Increases in anxiety during the Covid-19 pandemic has led to employees feeling less fulfilled by work and life, according to a recent report by Aviva.
The ‘Embracing the Age of Ambiguity’ report was conducted by Quadrangle on behalf of Aviva in February 2020, and repeated in August 2020 with data collected from 2,000 UK employees working in organisations with over 1,000 employees.
The research showed the percentage of employees that have taken zero sick days over a three-month period has risen 17% points since before the pandemic (67% to 84%), with more than a third (34%) saying they have carried on working even when they felt unwell.
Almost half of employees surveyed (44%) said they feel like they “never fully switch off” from work, with 63% (18-24-year-olds), stating that they regularly check emails outside of working hours, up from 48% in February.
As a result, more than half of the respondents said they are neglecting their physical (58%) and mental (55%) health due to the “pressures of work”, and almost half (43%) said that they are “troubled” by how much their work interferes with their personal life.
Debbie Bullock, wellbeing lead at Aviva, said: “Without the usual bookends of commutes or school runs to help structure the day, many employees find it hard to switch off.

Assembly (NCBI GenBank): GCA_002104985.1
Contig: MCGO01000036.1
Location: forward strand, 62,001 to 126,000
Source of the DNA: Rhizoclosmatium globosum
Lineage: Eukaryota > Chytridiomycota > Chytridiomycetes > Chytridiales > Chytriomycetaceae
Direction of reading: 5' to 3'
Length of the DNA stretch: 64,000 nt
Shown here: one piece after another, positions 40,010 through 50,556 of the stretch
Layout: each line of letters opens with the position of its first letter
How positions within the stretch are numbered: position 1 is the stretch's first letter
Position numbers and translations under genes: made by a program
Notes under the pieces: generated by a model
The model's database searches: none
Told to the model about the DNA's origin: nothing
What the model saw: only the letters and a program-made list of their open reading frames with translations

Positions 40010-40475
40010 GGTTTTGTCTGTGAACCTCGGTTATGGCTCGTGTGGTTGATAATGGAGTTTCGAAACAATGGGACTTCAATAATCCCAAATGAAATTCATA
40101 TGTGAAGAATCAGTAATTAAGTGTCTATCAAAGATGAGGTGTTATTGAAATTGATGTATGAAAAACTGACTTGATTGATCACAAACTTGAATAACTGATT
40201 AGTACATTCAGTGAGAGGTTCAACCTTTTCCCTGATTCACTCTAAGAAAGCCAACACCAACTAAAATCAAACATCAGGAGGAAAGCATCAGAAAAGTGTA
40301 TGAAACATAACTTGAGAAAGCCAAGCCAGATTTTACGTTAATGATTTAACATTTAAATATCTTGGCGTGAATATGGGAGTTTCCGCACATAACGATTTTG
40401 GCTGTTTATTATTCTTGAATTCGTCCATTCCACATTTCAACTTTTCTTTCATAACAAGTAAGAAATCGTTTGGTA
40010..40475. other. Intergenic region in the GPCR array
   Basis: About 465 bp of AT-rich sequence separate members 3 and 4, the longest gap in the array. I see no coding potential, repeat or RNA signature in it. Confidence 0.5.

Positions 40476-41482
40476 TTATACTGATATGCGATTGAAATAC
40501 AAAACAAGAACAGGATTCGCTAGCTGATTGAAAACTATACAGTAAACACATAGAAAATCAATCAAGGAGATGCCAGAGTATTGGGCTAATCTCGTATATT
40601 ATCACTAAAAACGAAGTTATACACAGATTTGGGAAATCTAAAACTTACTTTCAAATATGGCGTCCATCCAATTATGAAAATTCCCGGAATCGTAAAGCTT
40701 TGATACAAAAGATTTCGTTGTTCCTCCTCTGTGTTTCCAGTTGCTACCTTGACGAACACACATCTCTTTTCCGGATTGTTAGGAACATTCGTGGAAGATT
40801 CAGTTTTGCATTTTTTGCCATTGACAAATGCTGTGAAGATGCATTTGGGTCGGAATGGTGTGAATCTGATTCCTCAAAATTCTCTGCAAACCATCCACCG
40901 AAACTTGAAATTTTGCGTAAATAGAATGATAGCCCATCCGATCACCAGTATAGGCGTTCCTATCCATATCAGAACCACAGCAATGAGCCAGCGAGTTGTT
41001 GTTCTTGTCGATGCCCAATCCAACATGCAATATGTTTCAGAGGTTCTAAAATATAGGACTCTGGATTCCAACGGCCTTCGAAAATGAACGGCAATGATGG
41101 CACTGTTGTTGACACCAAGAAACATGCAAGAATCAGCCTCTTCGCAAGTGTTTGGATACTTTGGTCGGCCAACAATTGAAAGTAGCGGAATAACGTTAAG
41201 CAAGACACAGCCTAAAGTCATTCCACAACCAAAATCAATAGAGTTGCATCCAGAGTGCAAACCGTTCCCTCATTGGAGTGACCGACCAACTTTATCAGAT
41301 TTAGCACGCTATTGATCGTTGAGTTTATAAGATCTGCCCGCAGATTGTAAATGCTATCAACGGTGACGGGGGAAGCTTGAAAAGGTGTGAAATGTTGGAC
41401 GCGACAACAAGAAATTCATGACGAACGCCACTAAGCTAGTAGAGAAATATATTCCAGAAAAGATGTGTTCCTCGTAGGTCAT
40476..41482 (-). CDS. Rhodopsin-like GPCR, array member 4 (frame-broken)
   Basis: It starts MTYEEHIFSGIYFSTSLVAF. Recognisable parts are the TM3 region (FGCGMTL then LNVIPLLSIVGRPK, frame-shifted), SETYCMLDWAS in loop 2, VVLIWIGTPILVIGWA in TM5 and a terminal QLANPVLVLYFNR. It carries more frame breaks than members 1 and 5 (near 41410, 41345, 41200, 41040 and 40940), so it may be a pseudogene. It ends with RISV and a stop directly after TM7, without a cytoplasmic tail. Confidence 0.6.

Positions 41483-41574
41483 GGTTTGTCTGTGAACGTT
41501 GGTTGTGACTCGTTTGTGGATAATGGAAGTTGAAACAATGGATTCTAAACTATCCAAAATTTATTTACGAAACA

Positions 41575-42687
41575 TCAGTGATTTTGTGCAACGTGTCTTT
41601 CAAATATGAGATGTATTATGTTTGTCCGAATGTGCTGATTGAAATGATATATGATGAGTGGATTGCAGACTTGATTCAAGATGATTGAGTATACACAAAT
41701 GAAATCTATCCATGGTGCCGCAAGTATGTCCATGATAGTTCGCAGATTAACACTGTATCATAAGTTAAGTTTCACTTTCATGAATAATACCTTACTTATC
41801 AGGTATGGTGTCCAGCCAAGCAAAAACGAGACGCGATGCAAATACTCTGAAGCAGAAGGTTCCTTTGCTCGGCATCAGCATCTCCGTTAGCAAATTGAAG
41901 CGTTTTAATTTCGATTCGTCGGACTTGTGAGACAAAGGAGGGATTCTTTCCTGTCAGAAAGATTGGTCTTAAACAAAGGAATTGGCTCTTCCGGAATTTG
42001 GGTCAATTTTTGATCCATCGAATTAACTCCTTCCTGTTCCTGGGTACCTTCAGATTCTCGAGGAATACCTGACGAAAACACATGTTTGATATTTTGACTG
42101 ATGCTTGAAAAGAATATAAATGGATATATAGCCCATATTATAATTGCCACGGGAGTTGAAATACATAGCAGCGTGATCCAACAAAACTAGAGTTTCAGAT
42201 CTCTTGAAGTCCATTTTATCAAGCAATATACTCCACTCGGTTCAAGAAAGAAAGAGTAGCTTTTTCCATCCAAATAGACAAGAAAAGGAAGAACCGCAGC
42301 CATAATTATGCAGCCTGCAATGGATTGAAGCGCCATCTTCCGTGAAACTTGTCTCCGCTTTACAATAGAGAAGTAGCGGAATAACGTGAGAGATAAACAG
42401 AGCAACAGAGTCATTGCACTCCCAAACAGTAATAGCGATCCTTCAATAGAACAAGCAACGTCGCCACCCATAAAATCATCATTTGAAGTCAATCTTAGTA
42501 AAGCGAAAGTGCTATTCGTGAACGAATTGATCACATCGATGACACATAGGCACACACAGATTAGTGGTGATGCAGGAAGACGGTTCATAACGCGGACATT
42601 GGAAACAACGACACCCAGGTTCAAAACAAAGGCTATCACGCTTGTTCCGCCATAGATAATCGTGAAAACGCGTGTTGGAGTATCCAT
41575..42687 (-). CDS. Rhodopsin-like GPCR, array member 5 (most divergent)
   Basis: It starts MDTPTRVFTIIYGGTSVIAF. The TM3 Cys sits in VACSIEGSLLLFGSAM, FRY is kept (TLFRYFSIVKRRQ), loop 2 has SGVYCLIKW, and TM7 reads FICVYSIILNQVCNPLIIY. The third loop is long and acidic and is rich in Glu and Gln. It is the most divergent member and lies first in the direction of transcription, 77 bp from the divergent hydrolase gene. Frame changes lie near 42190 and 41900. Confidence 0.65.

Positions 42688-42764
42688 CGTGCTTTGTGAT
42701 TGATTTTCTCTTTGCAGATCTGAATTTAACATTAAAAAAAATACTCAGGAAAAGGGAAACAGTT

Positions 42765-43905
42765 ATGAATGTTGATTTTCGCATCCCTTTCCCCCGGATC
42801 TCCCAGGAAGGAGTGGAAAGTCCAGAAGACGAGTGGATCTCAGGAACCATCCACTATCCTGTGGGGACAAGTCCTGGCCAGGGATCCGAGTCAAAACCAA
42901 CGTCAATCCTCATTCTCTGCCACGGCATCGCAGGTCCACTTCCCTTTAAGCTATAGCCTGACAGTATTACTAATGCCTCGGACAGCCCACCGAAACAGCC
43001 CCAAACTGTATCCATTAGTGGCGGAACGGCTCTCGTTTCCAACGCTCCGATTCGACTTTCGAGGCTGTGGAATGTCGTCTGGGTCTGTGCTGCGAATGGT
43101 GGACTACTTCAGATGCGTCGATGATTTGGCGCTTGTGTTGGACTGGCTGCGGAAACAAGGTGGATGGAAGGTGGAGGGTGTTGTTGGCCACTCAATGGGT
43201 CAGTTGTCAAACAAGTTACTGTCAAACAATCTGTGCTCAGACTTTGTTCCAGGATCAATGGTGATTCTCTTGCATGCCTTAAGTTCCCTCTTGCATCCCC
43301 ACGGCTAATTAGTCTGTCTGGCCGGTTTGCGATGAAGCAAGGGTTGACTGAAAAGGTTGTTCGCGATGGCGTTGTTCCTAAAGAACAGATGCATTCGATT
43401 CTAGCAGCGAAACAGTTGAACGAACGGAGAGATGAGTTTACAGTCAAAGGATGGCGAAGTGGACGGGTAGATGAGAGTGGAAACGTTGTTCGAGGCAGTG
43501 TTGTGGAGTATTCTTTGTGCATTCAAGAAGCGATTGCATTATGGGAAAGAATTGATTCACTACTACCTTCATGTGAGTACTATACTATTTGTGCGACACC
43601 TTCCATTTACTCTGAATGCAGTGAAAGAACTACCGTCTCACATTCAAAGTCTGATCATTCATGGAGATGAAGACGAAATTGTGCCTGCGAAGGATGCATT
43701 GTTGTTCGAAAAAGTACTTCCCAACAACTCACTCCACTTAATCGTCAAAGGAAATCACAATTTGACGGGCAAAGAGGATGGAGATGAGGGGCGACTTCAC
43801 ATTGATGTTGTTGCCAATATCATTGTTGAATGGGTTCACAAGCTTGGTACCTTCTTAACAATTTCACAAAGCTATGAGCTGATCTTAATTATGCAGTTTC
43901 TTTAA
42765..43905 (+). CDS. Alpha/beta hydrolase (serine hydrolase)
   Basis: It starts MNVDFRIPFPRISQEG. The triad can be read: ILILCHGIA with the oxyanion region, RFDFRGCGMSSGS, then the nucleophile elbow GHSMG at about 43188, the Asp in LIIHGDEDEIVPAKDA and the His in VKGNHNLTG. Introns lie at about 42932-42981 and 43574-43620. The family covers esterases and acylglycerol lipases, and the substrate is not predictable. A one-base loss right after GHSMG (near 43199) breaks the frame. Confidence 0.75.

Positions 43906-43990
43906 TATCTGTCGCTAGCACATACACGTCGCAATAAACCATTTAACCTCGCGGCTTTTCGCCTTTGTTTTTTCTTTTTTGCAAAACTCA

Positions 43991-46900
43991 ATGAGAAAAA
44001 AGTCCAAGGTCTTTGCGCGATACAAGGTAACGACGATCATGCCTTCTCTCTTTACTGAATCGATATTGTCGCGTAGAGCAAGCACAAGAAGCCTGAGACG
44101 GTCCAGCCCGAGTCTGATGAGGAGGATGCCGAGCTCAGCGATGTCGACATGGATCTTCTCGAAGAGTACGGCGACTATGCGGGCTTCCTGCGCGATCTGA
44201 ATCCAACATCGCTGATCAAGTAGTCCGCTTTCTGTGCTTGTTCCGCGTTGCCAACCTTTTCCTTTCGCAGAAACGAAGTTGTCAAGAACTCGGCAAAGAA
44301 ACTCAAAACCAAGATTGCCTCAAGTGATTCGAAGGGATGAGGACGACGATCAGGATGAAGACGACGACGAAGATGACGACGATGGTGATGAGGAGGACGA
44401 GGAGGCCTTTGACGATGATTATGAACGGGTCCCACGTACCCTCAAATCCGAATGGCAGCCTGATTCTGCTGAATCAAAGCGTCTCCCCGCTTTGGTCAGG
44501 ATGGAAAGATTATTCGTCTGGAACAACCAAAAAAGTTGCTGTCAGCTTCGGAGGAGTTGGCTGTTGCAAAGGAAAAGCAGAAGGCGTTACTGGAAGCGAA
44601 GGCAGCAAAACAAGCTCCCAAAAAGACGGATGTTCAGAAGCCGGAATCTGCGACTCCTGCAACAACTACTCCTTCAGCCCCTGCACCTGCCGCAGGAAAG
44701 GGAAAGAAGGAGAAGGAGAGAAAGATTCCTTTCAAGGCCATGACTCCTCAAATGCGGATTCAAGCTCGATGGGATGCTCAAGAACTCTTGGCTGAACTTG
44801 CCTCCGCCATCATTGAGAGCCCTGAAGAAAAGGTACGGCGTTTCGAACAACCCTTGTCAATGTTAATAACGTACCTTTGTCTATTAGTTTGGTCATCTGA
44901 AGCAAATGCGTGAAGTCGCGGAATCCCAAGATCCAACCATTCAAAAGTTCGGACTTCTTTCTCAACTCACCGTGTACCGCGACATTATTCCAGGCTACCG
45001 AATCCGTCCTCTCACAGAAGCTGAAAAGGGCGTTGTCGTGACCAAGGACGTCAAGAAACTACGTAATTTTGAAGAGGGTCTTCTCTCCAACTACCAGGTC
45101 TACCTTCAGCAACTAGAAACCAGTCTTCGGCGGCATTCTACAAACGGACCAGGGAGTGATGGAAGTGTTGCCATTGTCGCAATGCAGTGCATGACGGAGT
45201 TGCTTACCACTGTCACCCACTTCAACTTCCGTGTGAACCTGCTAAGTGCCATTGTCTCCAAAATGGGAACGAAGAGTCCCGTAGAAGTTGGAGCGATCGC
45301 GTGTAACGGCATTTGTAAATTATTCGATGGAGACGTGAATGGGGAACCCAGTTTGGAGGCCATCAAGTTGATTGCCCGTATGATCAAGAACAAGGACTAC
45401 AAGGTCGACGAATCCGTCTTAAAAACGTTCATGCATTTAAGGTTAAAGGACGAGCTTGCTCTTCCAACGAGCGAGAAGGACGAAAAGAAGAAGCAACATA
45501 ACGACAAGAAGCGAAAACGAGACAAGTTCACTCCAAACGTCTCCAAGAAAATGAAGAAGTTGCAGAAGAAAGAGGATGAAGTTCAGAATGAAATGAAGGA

“The working environment can be a key driver of mental health conditions amongst the working population, so it’s no surprise that the blurring of lines between home and work has contributed towards the increasing numbers reporting mental health issues.”
She added: “Our research suggests the pandemic may have exacerbated the issue. Without the usual bookends of commutes or school runs to help structure the day, many employees find it hard to switch off. Plus, juggling work and home life in the same location has been stressful for many, with employees feeling they are never entirely at work, but never fully away from it either.
“Christmas is usually a time of year when employees can switch off, but without offices to step away from, many will struggle to detach from work. Happier employees are not only extremely important for the survival and performance of organisations, but they are also a magnet for the best talent out there.”